--num-nodes 1 \
      --enable-autoscaling \
      --min-nodes 1 \
      --max-nodes 3 \
      --node-labels=env=dev \
      --machine-type g1-small \
      --enable-autorepair  \
      --node-labels=type=webapps \
      --enable-vertical-pod-autoscaling \
      --preemptible \
      --disk-type pd-standard \
      --disk-size 50 \
      --enable-ip-alias \
      --network gke-network \
      --subnetwork gke-subnet-a \
      --cluster-secondary-range-name pod-network \
      --services-secondary-range-name service-network \
      --tags=webapp \
      --enable-master-authorized-networks \
      --master-authorized-networks=0.0.0.0/0

On a successful execution, you will see the cluster details in the output as shown below.

image 16

Also, you check the google kubernetes engine dashboard to view all the details about the cluster.

image 17

Step 2: You can get all the information about the  GKE cluster using the following command.

gcloud container clusters describe  demo-gke --region=us-central1

Step 3: Now, we need to download the cluster kubeconfig to our location workstation.

The following command generates the kubeconfig and adds it to the ~/.kube/config file.

gcloud container clusters get-credentials demo-gke  --region=us-central1

You can also get the connect command from the GKE GUI.

gcloud Kubectl Component Installation

Kubectl is a command-line utility for interacting with the kubernetes cluster. You can get more information about kubectl from here 

If you already have kubectl in your workstation, you can ignore this step.

To install kubectl component, execute the following gcloud command.

gcloud components install kubectl

Now, you can get your cluster information using the kubectl command using the following command.

kubectl cluster-info

The output would look like the following.

Deploy Nginx on GKE for Validation

Let’s deploy a sample Nginx application in a custom namespace to validate the cluster.

Step 1: Create a namespace named demo

kubectl create namespace demo

Step 2: Let’s deploy a sample Nginx app in the demo namespace. Also, create a Nodeport service for testing purposes.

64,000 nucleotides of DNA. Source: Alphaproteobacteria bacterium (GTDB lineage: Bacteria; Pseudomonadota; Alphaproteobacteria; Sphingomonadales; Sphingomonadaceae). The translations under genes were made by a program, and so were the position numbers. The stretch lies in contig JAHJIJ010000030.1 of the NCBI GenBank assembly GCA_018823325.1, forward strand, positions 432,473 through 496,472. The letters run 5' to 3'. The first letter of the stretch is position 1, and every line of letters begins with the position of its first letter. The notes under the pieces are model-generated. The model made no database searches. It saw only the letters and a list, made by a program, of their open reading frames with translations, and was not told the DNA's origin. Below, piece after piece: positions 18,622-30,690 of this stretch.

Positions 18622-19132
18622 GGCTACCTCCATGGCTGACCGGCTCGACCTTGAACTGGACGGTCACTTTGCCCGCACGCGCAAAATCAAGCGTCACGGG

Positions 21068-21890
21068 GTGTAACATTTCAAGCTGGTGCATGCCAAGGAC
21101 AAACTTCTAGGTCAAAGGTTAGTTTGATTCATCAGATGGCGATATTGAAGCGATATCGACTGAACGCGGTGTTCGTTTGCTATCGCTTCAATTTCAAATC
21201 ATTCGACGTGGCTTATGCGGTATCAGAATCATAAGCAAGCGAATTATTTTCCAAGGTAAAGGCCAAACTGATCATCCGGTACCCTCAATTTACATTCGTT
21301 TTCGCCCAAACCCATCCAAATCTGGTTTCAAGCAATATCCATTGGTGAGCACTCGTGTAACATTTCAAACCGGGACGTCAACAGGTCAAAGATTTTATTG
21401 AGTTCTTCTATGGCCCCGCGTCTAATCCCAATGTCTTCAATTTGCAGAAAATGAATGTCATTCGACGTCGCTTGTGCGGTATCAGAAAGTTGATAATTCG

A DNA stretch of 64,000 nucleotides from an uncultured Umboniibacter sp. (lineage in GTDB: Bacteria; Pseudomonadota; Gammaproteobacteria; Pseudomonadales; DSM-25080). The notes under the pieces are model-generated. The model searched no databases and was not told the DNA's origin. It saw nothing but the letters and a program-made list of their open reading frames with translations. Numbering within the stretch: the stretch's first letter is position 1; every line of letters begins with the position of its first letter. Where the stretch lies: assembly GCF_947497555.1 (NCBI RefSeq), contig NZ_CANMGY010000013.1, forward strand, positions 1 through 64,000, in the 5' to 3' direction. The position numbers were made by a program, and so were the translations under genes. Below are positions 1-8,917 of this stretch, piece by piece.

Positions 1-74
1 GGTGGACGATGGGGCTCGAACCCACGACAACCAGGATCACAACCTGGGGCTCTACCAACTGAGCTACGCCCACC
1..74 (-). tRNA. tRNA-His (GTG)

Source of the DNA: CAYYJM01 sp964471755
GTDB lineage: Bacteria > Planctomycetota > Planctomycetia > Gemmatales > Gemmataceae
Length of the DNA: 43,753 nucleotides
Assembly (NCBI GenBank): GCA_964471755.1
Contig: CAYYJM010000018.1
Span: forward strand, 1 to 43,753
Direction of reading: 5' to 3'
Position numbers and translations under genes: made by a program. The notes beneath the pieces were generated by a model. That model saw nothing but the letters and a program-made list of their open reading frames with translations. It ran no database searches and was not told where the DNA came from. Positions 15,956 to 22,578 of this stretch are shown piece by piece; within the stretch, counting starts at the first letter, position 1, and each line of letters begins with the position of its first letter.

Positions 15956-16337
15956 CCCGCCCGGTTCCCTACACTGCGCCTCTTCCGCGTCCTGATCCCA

Copy the following and execute directly on the terminal.

cat <<EOF | kubectl apply -f -
---
apiVersion: apps/v1
kind: Deployment
metadata:
  name: nginx-deployment
  namespace: demo
spec:
  selector:
    matchLabels:
      app: nginx
  replicas: 2 
  template:
    metadata:
      labels:
        app: nginx
    spec:
      containers:
      - name: nginx
        image: nginx:latest
        ports:
        - containerPort: 80
---
apiVersion: v1
kind: Service
metadata:
  name: nginx-service
  namespace: demo
spec:
  selector:
    app: nginx
  type: NodePort
  ports:
    - port: 80
      targetPort: 80
      nodePort: 32000
EOF

Lets check the deployment status.

kubectl get deployments -n demo

Also lets describe the service and check the nodePort details.

kubectl describe svc nginx-service -n demo

Step 3: Now to access the application on node port 32000, you need to add an ingress firewall rule to allow traffic on port 32000 from the internet.

This rule is applicable for all instances with gke-webapps tag in gke-network

gcloud compute firewall-rules create gke-webapps \
    --network=gke-network \
    --allow=tcp:32000 \
    --description="Allow incoming traffic on TCP port 32000" \
    --direction=INGRESS \
    --source-ranges="0.0.0.0/0" \
    --target-tags="gke-webapps"

For demonstration purposes, I am adding 0.0.0.0/0 as the source IP range. Meaning, allow traffic from anywhere on the internet.